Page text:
Remarks on general confession
March 29, 2010
Is “general confession” a sacrament? If so, when did it become one?
For those who may have no notion of what I am talking about, I refer to the practice wherein a congregation approaches a priest for absolution after the priest has read aloud a general statement of sins and the parishioners have replied with a general acknowledgment of their repentance, couched in the first-person singular. I have never encountered this practice in the Greek Church proper, but it is fairly common in parishes of the OCA, that is, the Orthodox Church in America, the former Russian Metropolia, including the parish which I attend in New Jersey.
This past Sunday, knowing that there would be a large crowd of people, I arrived at church about a half hour before liturgy. At a quarter to the hour, the priest came out from behind the altar and began to read the “Examination of Conscience”: Have I stolen anything, have I lied, have I cheated anyone, have I been negligent in my work, etc. Somewhat half-heartedly, I went downstairs from the choir loft and stood amongst the congregation, hearing the litany of sins and thinking to myself which of them did or did not apply in my own case. I read the prayer of repentance along with everyone else, and got into the line for absolution, although feeling a little uneasy about the whole process, partly because the question with which I began this essay was present in the back of my mind. As usually occurs when there is a general confession, many people simply get into the line when they stroll into the church; on this occasion, a woman I know, a Russian woman who I guess is in her late 50’s, came into the church and, seeing the line, asked if it was a line for communion or for confession; she clearly found the whole thing a bit odd, although, like me, she also got onto the line. The feeling persisted that perhaps I should not be standing in this line, since “whatsoever is not of faith is sin”; but I also felt that to step out of the line would be interpreted as insulting to the priest, and perhaps as meaning that I felt I needed no repentance; so I went through the procedure. I later received communion, did not feel particularly joyous, and, by the end of the liturgy, had fallen into a minor altercation with another member of the choir over some completely trivial matter, which left me feeling depressed and which I shall probably bring up at an actual, auricular confession sometime later this week.
I have to say that I have never felt entirely happy about this practice of general confession. I have never found it to deliver much in the way of a healing of the conscience, if there is something particular weighing upon it; and if there is no particular sin that weighs upon the conscience, what is the point of going through this receiving line? If the point of it is a general acknowledgment of our sinfulness, there is certainly enough of that in the liturgy itself. Although all of us in general are sinners, sin is always a particular phenomenon, and its healing depends upon an acknowledgment of what we have done in our particularity. We sin as persons, not as an anonymous crowd; the practice of general confession, as I have mostly experienced it, far from encouraging genuine repentance, seems rather to encourage a kind of herd mentality: we’ll get into this line because a line is forming, and because not to get onto this line would be to go against what everyone else is doing.
Apparently, the practice of general confession originated in the late nineteenth century, in the ministry of St. John of Kronstadt. The introduction to The Spiritual Counsels of Father John of Kronstadt, edited by W. Jardine Grisbrooke (Cambridge, England and Crestwood, NY, 1967), pp. xxiii f., relates the following:
“This insistence on giving the sacraments their proper place was Father John’s greatest legacy to the Orthodox Church, and to the Russian Church in particular, and it was manifest not only in his teaching, but also in his pastoral practice. I have already remarked upon his daily celebration of the liturgy; he himself said that not to celebrate the liturgy was to him as death. Moreover, in sharp contrast with the prevailing custom of very infrequent communion, he insisted that all who worshipped with him should communicate with him also, and since he could not possibly hear the confessions of the thousands who flocked to his church, he substituted for auricular confession a form of public confession, his congregation confessing their sins one to another—a daring innovation which, however, received divine sanction in a vision granted to a layman present one day in the church, of our Lord stretching his hands out over all the people as Father John gave the general absolution.”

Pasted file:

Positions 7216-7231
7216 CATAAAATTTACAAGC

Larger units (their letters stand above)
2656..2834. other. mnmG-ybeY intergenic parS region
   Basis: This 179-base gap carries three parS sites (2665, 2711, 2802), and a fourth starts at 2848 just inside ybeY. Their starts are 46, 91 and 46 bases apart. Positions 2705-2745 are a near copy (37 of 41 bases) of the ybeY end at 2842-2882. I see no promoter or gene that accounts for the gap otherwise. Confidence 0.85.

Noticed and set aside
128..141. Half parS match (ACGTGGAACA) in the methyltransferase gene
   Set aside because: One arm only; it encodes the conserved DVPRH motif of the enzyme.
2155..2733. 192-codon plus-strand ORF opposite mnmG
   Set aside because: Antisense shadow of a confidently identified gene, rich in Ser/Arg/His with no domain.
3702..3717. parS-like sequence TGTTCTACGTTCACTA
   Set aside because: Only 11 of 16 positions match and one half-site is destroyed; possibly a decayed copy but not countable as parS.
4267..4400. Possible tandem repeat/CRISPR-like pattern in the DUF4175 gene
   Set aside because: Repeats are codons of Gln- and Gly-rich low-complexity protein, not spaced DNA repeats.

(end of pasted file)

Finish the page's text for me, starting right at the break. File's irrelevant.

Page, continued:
Now, I would point out that, however legitimate the practice of a public confession of sins may have been in the pastoral work of St. John of Kronstadt, “general confession,” as commonly practiced in the OCA, bears little resemblance with this picture: the members of the congregation, present at most general confessions, do not confess their sins to one another; they confess their sins silently to God, and go to receive absolution from the priest individually. Moreover, in most cases the practice is not necessitated by “thousands” flocking to the church (although it may indeed be that considerations of practical expediency have weighed heavily in favor of the adoption of the practice). What the above-cited passage does make clear is that, if a mass form of absolution was deemed necessary in the Russian Church and has not been deemed necessary elsewhere, it is because, in the Russian Church, the common assumption was that a Christian layman was required to go to confession before every reception of holy communion. Such an assumption made frequent reception of holy communion by the whole congregation a practical impossibility, unless some such a mode of “mass confession” were adopted. It seems to me self-evident that that is the original premise for this peculiar custom.
I looked on the Orthodox Wiki this morning to see if I could find an article devoted to the subject of general confession. There isn’t one, but there are links to two very interesting papers by the late Archpriest Alexander Schmemann. One of them is a paper titled “Some reflections on Confession” that was published in the St. Vladimir’s Seminary Quarterly in 1961 (vol. 5, no. 3, pp. 38-44); the other is a report by Fr. Schmemann to the Holy Synod of the Orthodox Church in America, titled “Confession and Communion,” which was accepted and approved by the Holy Synod of the Orthodox Church in America on February 17, 1972. The Holy Synod’s formal statement of approval of Fr. Schmemann’s recommendations is worth citing here:
The Dean of St. Vladimir’s Theological Seminary and professor of liturgical theology, Protopresbyter Alexander Schmemann presented a report on Confession and Communion. The report is attached.